The Sega Saturn was released in 1994 in Japan, followed by worldwide release in 1995, and offered gamers 32-bit gameplay. The console was the successor to the Mega Drive (known as the Genesis in North America). Estimates for the Saturn's worldwide sales range from 9.5 million units to 17 million units.
Sega developers worked two full years on the Saturn's hardware. At the time, the Saturn was a powerhouse with two CPU's and six more processors. The Saturn was a very complex machine as some of its parts were not designed to work together. The Saturn was originally designed to have a single main processor, with 2D and pseudo-3D graphics similar to the Sega System 32 arcade board and 3D graphics similar to the Sega Model 1 arcade system. However, after learning the 3D capabilities of the new Playstation (in turn influenced by Sega's own AM2-developed Virtua Fighter in the arcades), the Sega Team added a new processor to increase 3D graphical performance.
When it came to 2D and pseudo-3D graphical capabilities, the Saturn had the most powerful sprite and background manipulation capabilities of its generation. When it came to 3D polygons, it had more power than the PlayStation but was more difficult to use.
Part of the reason for the system's failure was the complex graphics hardware, which was often difficult to work with. Many ports that came to the Saturn were downgraded and completely rewritten. It was also optimised for assembly language rather than the more popular C language, which resulted in the use of C slowing down performance by several times compared to assembly. The Saturn was also mainly designed around quad polygons, for greater compatibility with 2D graphics, rather than triangle polygons, the more popular choice for 3D graphics. As a result of these design decisions, third-party support outside of Japan was very thin for the Sega Saturn.
Success in Japan
The Sega Saturn was rushed to the Japanese market in November of 1994. As a result of the difficulty to make games for the Sega Saturn, as well as the rushed release, very few games were available at the Saturn's launch. In Japan, the Saturn sold around 170,000 units on launch day. Despite being outsold by the PlayStation, the Saturn's software had more sales than the Playstation's software did at the time. By the end of 1996, the Saturn's hardware sales in Japan were only 600,000 units behind the PlayStation, before the PlayStation pulled ahead in following years (especially after Final Fantasy VII).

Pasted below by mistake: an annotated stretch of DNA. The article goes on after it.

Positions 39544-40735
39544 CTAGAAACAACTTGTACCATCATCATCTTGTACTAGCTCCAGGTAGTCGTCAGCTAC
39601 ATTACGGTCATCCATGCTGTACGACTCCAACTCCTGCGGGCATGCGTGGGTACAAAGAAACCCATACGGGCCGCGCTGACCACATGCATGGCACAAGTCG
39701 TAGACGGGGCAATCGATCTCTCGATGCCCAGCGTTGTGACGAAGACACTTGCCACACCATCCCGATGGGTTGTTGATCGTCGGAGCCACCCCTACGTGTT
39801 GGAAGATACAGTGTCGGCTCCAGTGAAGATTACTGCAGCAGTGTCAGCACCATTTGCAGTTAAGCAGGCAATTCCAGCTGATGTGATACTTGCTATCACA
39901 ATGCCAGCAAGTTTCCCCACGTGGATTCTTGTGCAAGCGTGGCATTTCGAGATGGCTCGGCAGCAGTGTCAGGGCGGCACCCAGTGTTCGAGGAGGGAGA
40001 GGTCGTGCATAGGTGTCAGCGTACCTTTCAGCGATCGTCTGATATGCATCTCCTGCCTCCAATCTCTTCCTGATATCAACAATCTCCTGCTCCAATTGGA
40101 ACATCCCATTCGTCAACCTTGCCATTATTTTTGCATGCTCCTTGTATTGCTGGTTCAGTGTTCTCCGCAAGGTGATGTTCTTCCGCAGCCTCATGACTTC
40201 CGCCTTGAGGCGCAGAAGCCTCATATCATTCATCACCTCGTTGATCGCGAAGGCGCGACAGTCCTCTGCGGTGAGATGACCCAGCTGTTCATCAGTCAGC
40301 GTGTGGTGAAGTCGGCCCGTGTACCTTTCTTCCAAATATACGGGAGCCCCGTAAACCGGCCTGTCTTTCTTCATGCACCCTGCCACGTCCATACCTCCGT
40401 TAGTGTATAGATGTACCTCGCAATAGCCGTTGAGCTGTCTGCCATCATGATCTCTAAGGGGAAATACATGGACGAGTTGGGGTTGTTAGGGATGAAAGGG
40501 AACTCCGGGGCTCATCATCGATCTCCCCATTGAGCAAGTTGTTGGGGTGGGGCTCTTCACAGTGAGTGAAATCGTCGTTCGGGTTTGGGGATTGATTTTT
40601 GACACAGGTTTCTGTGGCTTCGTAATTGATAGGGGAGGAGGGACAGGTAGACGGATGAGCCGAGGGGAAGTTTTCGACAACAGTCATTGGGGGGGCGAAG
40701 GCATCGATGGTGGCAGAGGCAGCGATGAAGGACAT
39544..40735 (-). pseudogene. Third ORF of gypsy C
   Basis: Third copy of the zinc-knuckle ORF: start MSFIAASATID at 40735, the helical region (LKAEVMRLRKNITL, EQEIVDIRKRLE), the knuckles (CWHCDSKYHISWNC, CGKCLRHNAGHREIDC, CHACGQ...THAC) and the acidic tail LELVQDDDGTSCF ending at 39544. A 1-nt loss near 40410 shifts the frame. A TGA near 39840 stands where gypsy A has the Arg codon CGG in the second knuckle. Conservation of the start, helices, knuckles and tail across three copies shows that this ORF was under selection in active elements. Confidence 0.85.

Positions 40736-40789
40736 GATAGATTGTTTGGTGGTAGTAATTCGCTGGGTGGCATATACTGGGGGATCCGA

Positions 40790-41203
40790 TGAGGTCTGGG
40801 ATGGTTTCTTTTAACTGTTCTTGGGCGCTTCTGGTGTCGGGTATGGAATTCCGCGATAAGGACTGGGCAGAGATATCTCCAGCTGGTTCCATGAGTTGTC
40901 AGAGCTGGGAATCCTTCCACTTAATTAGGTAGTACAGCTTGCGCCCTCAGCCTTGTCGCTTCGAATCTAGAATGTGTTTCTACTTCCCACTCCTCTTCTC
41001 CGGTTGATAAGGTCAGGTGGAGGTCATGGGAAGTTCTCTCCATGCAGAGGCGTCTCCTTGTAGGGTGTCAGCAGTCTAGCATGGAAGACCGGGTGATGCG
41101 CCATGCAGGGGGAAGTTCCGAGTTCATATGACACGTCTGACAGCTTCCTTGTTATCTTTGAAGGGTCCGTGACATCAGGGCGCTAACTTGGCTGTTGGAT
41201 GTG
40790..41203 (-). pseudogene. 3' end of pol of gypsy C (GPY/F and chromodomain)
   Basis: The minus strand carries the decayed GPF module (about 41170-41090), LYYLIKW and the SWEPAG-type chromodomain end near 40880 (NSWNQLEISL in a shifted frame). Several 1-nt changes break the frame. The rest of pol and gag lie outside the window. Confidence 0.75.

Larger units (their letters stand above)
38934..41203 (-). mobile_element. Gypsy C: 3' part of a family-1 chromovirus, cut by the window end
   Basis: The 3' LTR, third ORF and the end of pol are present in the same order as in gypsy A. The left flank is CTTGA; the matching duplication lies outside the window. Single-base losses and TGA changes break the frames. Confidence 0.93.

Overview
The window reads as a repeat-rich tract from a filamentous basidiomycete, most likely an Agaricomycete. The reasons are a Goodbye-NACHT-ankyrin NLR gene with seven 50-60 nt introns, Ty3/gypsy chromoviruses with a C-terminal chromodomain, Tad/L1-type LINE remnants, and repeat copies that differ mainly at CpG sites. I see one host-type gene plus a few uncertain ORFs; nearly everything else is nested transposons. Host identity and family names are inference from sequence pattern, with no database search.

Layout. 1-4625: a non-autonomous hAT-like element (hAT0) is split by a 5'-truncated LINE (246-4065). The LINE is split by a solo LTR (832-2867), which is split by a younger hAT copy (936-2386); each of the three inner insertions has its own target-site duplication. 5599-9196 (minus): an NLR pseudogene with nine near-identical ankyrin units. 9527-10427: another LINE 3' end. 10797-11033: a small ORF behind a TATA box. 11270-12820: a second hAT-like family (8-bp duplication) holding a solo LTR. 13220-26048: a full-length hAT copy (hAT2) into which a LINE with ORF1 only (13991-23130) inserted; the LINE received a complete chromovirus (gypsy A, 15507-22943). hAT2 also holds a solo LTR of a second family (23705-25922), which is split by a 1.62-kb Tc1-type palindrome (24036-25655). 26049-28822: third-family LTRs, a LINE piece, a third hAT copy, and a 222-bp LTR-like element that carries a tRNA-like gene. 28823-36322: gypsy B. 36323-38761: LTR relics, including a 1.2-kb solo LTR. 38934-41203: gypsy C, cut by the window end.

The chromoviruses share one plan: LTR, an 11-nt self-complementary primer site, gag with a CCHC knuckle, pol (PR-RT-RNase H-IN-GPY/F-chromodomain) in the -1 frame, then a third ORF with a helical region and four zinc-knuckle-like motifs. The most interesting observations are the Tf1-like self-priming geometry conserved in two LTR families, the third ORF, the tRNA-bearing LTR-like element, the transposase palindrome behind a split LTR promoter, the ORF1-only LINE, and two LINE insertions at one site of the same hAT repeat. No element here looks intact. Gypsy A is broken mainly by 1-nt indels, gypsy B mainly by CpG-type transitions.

Despite the PlayStation's lead, the Saturn went on to become Sega's most successful console in Japan, where it was the runner-up and outsold the Nintendo 64. The Saturn's success in Japan was largely due to its large, diverse library of games, most of which were released exclusively in Japan and never made it to Western markets. These included action games such as various Virtua and Street Fighter titles, visual novels such as YU-NO and Machi, and RPG's such as Sakura Wars, Lunar, Grandia, etc.
The console's success in Japan was also partly due to Sega's marketing campaign, which largely revolved a new mascot character called Segata Sanshiro (a parody of the classic Akira Kurosawa film & character, Sugata Sanshiro), who was never promoted outside of Japan.
Lack of Overseas Success
In North America, the set release date of the Saturn was originally September 2, 1995, one week before the release of the Playstation. This day was called "Saturnday," since September 2 fell on a Saturday that year. However, at E3 in 1995, Sega of America President Tom Kalinske was forced to announce an early release. The new release date was May 11, 1995, a good four months before the Playstation was to be released. This hurt the Saturn far more than it helped it. The Saturn ended up costing $100 USD more than the Playstation, and since most of the Saturn's third-party games were still scheduled to be released at the original launch date, the Saturn had very few launch titles. Many say this was a large factor in the Sega Saturn's eventual failure. The Saturn sold only 80,000 units by the time of the Playstation launch; in contrast, the Playstation sold 100,000 units upon its own launch. As a result of clashes with Sega of Japan about the management of Sega of America, the Saturn launch, and other issues, Tom Kalinske resigned in 1996. Bernie Stolar, Kalinske's replacement, would become a controversial figure after stating at E3 in 1997 that the Saturn was not Sega's future.
Meanwhile in Europe, Sega systems had ruled the market since the 1980's. The Master System and Mega Drive (known as Genesis in North America) were the top-selling consoles in Europe. However, when the Saturn was released in Europe in July 1995, the hype for the Playstation's upcoming release led to low Saturn sales there as well. This was the first time Sega had lost its lead in the European market, which it had previously dominated since the 8-bit era.
There were many different versions of the console. Sega allowed some companies who helped to make the Saturn to release their own versions of the console. Companies like Hitachi, JVC, and Samsung released their own Saturns with special features. In Japan, there were nine different models made by four different developers. In North America, there were only three models, all of which were made by Sega. In Europe and Australia, there were two models, both made by Sega.